Jump Multi-Fit Electric 9.5kW
Because electric showers combine water and electricity, it’s vital that they are installed correctly and safely.
If you’re installing a new electric shower from scratch, you'll need to get it installed by a Part P-certified plumber or electrician, who'll be able to install, upgrade or check the wiring to ensure that the shower works safely.
If you’re replacing an existing electric shower unit like-for-like, you may be able to install it yourself. In this case, the power and water cabling is already in place, and installing a new one simply involves fitting a new shower unit and riser rail. However, if the new shower unit has a higher wattage than the old one an electrician should replace the unit as the cabling may need changing. If in doubt, always err on the side of calling in a professional.
The easiest showers to install are models that have top, bottom, side and rear cable and pipe entry points, to make routing them easier.
As the cables are often large and inflexible, showers with more space inside the casing and well-designed connection blocks will make life easier for the installer. Likewise, look for swivelling water connections with plenty of room for a spanner.
To complete the job, ensure that the riser rail and shower handset will be high enough for the tallest person likely to use the shower, and also low enough for children.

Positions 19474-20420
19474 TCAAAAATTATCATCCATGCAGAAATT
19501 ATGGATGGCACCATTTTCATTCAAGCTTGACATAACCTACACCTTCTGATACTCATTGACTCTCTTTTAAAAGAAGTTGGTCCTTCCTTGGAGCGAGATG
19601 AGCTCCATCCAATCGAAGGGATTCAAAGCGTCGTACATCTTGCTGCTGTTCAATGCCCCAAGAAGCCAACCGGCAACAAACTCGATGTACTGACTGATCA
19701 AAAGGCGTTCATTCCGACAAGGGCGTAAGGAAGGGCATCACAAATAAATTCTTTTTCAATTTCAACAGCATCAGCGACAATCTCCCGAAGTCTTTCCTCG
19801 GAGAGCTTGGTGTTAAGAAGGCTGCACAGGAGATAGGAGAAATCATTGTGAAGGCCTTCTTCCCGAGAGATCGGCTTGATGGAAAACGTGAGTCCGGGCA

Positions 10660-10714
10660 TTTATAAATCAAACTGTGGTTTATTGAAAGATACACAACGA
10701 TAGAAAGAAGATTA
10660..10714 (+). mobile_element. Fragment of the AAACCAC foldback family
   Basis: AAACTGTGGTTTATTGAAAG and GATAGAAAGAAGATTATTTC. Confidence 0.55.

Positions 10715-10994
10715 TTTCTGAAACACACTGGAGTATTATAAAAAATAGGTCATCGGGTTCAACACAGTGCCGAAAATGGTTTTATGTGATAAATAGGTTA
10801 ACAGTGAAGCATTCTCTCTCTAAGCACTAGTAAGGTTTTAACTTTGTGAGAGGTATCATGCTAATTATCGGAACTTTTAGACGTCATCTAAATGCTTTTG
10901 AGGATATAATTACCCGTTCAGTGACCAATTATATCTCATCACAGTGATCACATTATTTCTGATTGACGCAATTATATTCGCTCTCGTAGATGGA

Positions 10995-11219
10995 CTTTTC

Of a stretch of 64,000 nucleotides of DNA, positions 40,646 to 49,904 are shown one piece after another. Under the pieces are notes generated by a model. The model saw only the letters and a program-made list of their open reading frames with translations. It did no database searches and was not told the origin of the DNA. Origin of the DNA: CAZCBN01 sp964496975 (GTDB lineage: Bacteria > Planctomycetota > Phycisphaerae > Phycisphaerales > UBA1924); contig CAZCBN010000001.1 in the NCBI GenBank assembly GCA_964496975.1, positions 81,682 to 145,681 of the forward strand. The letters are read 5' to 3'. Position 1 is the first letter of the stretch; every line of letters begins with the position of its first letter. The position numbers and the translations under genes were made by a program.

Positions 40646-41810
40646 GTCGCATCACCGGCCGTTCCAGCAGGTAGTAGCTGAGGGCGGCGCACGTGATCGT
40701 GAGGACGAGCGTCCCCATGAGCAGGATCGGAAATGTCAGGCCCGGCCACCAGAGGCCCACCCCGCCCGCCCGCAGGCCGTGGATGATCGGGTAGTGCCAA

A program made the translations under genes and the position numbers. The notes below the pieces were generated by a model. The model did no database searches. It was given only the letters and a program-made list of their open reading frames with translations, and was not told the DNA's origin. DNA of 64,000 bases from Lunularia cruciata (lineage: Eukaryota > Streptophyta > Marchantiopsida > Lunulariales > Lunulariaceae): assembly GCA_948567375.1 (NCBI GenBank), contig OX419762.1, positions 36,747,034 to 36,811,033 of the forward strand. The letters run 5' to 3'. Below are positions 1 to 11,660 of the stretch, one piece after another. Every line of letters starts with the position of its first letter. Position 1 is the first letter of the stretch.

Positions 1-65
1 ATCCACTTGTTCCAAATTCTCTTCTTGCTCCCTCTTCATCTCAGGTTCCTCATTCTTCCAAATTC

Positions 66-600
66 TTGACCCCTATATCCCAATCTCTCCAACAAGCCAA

Having an electric shower professionally installed makes up a big part of the overall cost of getting a new shower. Even a simple installation, where the cold water supply is easily accessible and the route from the shower to the shower unit (main electrical supply) is simple, can cost more than the shower itself.
Finding someone who can fit your new electric shower needs to be qualified for both plumbing and electrics. When a trader is 'Part P qualified' this is what this means. To find 'Part P qualified' traders you can search for reliable and near you with Which? Trusted Traders. You can also use our Trusted Traders search tool below.
Prices vary depending on the tradesperson or company you use, so it’s worth getting a few quotes before you go ahead.
The plumbing involved is fairly simple. All that’s needed is plumbing to a mains cold water supply with 15mm diameter pipe.
Installing the electrical supply is a little more complicated than getting the plumbing set up.
The size of cable and fuses for electric showers can vary, depending on the power (in kW) of the shower. We’d recommend choosing a 10sq mm cable, as this means you’ll be able to replace your shower in the future without having to install a larger cable.
The electrics will need to be connected to a separate fused electrical supply circuit. And for safety, you'll need a ceiling-mounted double pole switch (with neon and mechanical indicators) to turn the electricity supply to the shower on and off.
The easiest option is to choose an installer who is a member of a self-certification scheme such as those listed below. You can get more details of these competent-person schemes from your local council’s Building Control.
Before the installer begins work, agree with them that they will take responsibility for ensuring the installation complies with the building regulations and will provide the BS7671 certificate. You will need to produce this if you want to sell your home to prove that electrical work has been carried out safely.